It’s depressing that in overall socio-economic terms we’re a much more unequal society today than when the SPA was founded. More positively, from the perspective of inequalities – of gender, race and ethnicity, sexual orientation, and disability – we have come a long way, though, of course, still have a long way to go. In some ways, it’s difficult to read the politics of inequality in the UK today and to assess the likely long-term impact of Grenfell Tower. On the one hand, it often feels as if the current high level of inequality has been normalised. Survey after survey shows the majority dislike such a large gap between rich and poor but have rather less enthusiasm for government action to tackle it. And because it was as long ago as the 1980s when income inequality widened to a chasm, there’s sometimes a sense that this is an inevitable part of modern life. There’s some statistical dispute as to whether inequality has been rising again recently. But either way, we don’t have to show it’s increasing to make the case for action when it’s so unacceptably high anyway. Moreover, absolute differences between highest and lowest incomes have been increasing Europe-wide and wealth inequality, which is almost twice as high as household income inequality, has risen recently in Britain.

On the other hand, many have interpreted support for both right and left wing populism as, in part, an angry reaction among those who feel marginalised by inequality. Welcoming the unexpected level of support for Jeremy Corbyn in the UK election, Bernie Sanders commented that ‘all over the world people are rising up against austerity and massive levels of income and wealth inequality’. Certainly, the challenge to inequality in the Labour manifesto (for all the weaknesses in its prescriptions to tackle it) seemed to strike a chord with many.

We live in uncertain political times, the more so because of Brexit, and social policy analysts and researchers have an important role to play in making sense of the social and economic context. Yet the very volatility of politics opens up opportunities for resistance. Rebecca Solnit, writing in the Guardian on the theme of hope and the importance of memory offers some wise words for a 50th anniversary. She quotes the theologian Walter Brueggemann: ‘memory produces hope in the same way that amnesia produces despair’. Solnit points out that one reason that amnesia produces despair is because ‘the status quo would like you to believe it is immutable, inevitable and invulnerable, and lack of memory of a dynamically changing world reinforces this view’. The status quo on inequality offers a prime example. In contrast, she holds up a memory of the past that conjures up neither unmitigated awfulness nor a golden age but gives due regard to its complexity. Such a memory, she writes, ‘that includes our power, produces that forward-directed energy called hope’. Whether we are researching, critiquing or doing social policy, and however regressive mainstream social policy might be, we will all be the stronger if our work is infused with that ‘forward-directing energy called hope’.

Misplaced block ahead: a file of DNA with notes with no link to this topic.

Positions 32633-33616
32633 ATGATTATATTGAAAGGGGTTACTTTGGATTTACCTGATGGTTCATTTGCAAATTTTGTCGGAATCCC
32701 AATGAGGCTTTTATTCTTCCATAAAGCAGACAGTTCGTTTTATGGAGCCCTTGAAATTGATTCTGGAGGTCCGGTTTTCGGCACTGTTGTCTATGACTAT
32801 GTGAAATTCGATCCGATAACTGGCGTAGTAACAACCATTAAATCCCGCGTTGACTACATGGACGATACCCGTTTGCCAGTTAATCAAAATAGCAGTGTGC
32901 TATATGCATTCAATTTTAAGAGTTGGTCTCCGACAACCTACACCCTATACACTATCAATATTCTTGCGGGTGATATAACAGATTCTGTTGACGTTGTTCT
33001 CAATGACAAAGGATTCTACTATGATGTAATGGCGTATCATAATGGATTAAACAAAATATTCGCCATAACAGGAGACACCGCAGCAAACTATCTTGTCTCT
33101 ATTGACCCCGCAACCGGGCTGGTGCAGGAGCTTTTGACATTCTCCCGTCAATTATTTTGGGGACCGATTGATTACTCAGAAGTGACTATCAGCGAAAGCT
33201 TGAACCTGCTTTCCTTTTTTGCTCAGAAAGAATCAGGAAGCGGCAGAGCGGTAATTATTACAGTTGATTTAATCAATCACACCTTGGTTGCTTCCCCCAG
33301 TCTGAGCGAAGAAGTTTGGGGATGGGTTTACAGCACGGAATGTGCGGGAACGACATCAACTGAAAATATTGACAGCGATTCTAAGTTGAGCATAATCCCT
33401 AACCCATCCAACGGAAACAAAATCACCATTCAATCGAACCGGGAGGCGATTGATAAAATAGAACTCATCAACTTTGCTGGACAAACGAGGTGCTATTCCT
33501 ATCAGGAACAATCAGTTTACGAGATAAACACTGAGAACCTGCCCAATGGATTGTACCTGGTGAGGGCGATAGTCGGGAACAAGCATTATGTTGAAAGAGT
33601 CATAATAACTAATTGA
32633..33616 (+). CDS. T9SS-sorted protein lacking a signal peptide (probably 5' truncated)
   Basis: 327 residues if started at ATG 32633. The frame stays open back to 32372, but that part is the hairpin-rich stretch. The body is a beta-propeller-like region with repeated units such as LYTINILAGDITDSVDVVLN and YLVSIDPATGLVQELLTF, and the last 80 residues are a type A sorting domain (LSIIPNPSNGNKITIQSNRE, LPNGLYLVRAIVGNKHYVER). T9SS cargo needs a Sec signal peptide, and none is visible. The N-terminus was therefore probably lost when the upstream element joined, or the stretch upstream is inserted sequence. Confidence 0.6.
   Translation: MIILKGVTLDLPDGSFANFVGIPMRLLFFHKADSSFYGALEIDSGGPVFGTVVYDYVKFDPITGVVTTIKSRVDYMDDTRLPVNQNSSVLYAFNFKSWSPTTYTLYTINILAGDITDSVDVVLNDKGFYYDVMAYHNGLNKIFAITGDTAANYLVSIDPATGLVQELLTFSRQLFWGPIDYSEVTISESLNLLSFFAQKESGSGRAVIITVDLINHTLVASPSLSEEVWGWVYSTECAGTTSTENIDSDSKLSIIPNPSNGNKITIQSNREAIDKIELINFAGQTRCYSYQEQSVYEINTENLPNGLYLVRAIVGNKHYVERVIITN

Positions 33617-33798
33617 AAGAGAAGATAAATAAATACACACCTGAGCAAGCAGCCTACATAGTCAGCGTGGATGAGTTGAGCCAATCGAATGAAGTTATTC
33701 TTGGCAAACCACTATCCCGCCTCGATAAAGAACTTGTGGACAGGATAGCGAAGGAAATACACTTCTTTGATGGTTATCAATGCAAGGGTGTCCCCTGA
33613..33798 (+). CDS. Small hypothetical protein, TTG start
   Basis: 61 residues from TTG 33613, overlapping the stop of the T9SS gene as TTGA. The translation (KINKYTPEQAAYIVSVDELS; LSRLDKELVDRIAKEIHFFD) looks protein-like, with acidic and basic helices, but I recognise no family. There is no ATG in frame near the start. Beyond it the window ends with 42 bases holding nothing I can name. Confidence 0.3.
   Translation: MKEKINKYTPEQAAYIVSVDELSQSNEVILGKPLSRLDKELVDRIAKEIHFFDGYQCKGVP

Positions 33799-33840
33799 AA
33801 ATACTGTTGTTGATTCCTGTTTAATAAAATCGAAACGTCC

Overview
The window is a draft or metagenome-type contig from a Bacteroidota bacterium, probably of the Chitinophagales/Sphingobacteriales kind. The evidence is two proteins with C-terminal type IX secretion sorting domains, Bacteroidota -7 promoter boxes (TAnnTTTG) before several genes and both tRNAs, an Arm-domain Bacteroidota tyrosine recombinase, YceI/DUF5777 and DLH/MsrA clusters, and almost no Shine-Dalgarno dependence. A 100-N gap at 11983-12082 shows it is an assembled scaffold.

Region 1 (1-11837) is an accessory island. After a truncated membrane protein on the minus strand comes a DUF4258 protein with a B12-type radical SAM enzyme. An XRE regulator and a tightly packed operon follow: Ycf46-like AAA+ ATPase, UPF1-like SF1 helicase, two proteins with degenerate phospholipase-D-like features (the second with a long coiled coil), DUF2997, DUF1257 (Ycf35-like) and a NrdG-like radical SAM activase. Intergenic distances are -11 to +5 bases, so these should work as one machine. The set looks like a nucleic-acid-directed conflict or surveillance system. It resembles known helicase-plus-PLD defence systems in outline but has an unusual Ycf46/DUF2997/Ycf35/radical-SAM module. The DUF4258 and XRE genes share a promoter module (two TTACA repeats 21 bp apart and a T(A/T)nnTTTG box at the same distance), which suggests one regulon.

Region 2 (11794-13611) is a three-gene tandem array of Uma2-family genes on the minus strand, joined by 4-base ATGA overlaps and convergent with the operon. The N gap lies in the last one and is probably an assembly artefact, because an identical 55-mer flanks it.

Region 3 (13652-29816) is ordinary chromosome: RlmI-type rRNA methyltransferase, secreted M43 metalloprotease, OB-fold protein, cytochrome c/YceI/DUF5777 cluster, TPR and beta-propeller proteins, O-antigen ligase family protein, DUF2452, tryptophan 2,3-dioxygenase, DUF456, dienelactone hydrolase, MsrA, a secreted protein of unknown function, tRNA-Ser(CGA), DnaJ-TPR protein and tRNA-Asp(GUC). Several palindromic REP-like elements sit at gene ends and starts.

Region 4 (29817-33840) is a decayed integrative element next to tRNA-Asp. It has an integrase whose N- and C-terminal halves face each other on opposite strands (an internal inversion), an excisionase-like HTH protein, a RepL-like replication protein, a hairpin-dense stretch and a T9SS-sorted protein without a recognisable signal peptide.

Ruth Lister is Honorary President of the Social Policy Association. She’s a member of the House of Lords and Emeritus Professor of Social Policy at Loughborough University. Click here to learn more about her scholarly work.


  1. Social protection interventions in the 21st century should be seen as an investment rather than a benevolent gesture that leads to dependency.It is important to do a serious research/needs assessment to determine the choices/success of all the intervention prescribed.

  2. Cash Transfer Programmes seems to be gaining prominence of late,but is it the Alpha and Omega of Social Protection interventions?I highly agree that it flexible and easy to manage.How do we bring in other complimentary programmes to make it real.